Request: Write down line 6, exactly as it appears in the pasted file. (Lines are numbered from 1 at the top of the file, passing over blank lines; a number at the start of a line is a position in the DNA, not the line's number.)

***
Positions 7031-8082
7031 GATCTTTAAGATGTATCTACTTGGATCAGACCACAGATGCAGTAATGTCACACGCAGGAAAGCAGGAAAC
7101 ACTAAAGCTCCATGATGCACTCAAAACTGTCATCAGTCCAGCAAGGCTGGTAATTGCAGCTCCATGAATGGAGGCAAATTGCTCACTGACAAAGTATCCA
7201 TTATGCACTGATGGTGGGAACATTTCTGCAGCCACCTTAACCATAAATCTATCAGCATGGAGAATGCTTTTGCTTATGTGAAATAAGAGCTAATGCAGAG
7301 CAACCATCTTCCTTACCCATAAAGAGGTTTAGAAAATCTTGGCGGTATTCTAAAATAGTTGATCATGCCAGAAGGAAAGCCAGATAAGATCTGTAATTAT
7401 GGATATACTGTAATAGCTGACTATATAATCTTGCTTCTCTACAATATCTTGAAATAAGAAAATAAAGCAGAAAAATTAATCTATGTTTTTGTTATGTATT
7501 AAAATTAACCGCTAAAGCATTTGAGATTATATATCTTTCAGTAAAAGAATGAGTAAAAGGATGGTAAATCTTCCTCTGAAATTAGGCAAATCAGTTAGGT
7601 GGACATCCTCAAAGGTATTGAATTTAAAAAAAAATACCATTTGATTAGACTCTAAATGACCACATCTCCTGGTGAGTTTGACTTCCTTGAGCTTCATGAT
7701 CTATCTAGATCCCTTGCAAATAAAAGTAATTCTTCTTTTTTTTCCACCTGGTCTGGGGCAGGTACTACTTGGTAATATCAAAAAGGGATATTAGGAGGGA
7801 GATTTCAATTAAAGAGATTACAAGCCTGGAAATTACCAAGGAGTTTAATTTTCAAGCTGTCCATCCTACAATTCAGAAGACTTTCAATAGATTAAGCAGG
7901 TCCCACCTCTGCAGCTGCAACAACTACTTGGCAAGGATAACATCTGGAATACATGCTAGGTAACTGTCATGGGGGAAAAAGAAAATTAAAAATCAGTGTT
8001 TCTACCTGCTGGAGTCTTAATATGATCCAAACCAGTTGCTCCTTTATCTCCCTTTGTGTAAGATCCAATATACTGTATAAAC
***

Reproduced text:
7401 GGATATACTGTAATAGCTGACTATATAATCTTGCTTCTCTACAATATCTTGAAATAAGAAAATAAAGCAGAAAAATTAATCTATGTTTTTGTTATGTATT